- “New homes inventory is hard to find.” Really? Then why have your prospective buyers already registered with a builder or two in your market? Why do they tell you about the new home communities they would like to see? They found those communities on the Internet on consumer-focused websites sites like NewHomeSource.com. You can see the same content (as well as additional info for agents including consumer and agent incentives, promotions and events) here at www.NewHomeSourceProfessional.com. Check it out.
- “They already registered with a home builder. I won’t get paid.” Builders will explain their registration policies and some even post their process on their website. Some policies ask you to accompany your buyer on their first trip to the model homes and sales center. In the rare case where your buyer did visit the sales center and registered without you, call the homebuilder’s sales office. Tell the on-site agent that you are working with a prospect who is registered with them. Explain that you look forward to working with them and ask them to honor your registration if you bring the buyers back out to the models.
- “It takes too long to get paid for presales.” So, rather than help the prospect buy what they want, you will show them only resales? You are risking having two bad months, according to Myers Barnes. The month you don’t sell anything, and the month you don’t close anything.
- “I don’t know enough about construction to be comfortable.” I didn’t either and then I figured out that I don’t need to know a whit about construction. I need to know how to find and qualify a prospect for a new home, take him or her to the sales center and introduce him or her to the on-site agent.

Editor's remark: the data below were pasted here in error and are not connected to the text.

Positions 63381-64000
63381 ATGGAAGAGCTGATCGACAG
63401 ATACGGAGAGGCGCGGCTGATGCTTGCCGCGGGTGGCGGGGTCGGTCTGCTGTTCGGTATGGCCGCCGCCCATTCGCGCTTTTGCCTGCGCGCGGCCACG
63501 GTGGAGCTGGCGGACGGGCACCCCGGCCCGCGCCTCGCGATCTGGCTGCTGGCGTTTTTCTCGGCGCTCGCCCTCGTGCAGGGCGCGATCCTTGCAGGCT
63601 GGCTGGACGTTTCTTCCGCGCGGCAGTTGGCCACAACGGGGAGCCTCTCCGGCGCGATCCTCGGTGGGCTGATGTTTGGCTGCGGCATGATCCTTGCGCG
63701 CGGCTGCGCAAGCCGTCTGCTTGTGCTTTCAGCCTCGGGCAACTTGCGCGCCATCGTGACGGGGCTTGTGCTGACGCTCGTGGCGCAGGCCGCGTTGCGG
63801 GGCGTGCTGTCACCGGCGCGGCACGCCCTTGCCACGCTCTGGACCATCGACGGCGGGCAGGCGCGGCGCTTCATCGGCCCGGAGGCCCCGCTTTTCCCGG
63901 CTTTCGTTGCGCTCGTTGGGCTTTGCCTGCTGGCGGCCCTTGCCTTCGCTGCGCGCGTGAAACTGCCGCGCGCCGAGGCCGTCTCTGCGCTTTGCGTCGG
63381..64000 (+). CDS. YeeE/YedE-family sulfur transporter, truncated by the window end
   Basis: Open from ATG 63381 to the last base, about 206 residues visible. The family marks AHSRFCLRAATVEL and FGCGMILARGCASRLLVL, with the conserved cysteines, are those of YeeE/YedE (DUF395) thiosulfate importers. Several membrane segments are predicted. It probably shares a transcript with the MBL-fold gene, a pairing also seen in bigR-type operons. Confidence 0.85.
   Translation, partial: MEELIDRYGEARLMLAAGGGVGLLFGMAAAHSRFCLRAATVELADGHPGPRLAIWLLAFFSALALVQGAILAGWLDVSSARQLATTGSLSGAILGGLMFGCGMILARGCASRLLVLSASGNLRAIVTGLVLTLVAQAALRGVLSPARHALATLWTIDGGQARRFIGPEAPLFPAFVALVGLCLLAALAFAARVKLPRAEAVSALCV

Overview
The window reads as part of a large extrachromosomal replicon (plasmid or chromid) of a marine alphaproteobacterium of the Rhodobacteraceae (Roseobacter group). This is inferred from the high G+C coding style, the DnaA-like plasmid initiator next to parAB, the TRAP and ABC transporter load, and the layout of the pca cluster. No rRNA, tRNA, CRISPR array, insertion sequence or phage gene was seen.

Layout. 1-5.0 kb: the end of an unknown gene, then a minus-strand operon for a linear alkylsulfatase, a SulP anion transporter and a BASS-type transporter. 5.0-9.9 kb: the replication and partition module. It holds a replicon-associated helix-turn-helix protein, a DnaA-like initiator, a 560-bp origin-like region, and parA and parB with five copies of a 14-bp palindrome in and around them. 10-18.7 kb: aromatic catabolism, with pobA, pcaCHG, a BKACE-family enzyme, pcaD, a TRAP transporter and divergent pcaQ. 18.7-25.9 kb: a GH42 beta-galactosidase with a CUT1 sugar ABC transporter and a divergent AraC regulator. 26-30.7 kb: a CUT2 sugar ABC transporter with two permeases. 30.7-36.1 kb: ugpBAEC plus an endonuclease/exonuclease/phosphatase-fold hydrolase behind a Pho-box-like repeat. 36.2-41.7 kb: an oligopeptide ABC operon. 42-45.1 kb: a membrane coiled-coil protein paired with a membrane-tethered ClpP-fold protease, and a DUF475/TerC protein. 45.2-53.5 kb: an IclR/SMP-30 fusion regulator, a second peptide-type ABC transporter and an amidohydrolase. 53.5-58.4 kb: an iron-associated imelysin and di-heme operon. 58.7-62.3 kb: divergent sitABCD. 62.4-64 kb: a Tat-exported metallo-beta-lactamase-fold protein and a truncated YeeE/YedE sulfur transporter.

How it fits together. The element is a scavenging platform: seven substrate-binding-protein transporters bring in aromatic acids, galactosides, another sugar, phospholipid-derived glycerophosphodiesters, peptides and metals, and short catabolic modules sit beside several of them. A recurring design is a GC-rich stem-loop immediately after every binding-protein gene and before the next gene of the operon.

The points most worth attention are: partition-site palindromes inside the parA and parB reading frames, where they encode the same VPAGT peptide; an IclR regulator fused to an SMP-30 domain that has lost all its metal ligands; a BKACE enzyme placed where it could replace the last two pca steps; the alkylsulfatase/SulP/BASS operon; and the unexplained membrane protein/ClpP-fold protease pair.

- “I am afraid the on-site agent will steal my prospect.” Puullleeease. If anything, they (homebuilders) will help you make the sale, be it resale or new. Think about it — homebuilders are doing so much for real estate professionals today. They write the contract, show the model, explain the location, provide urgency tools, coordinate the closing and move in, and pay the same commission as you would earn if selling a resale. Do you really think they are going to turn around and steal your prospect?
Now that you know the facts and have clarified important assumptions that are myths, here is what you do to get into the new homes game.
- Encourage your office to have sales meetings at a builder’s model center as opposed to having a speaker come to your office. Agents need to see, feel and know where to park. If you need to, go on your own.
- Always take your prospect’s new home temperature during the qualifying process by asking “Have you considered new homes?”
- Check MLS and www.NewHomeSourceProfessional.com for new-home inventory.
- Avoid these mistakes with your prospect when discussing or showing a new home:
- Don’t infer that you can get the prospects a better deal than they can on a new home. You can’t. Explain why. If you don’t know, ask the on-site agent why builders do not negotiate price. It has to do with appraisals.
- Don’t try to impress your prospects by asking the questions that they should ask like, “What are your incentives?” Incentives are not a feature — they are used to help buyers justify making a buying decision, instead of putting it off. Let the on-site agent handle this.
If you are a resale-only specialist, as opposed to a residential real estate specialist add a new line of inventory, one that up to 54 percent of the market will consider buying — a new home.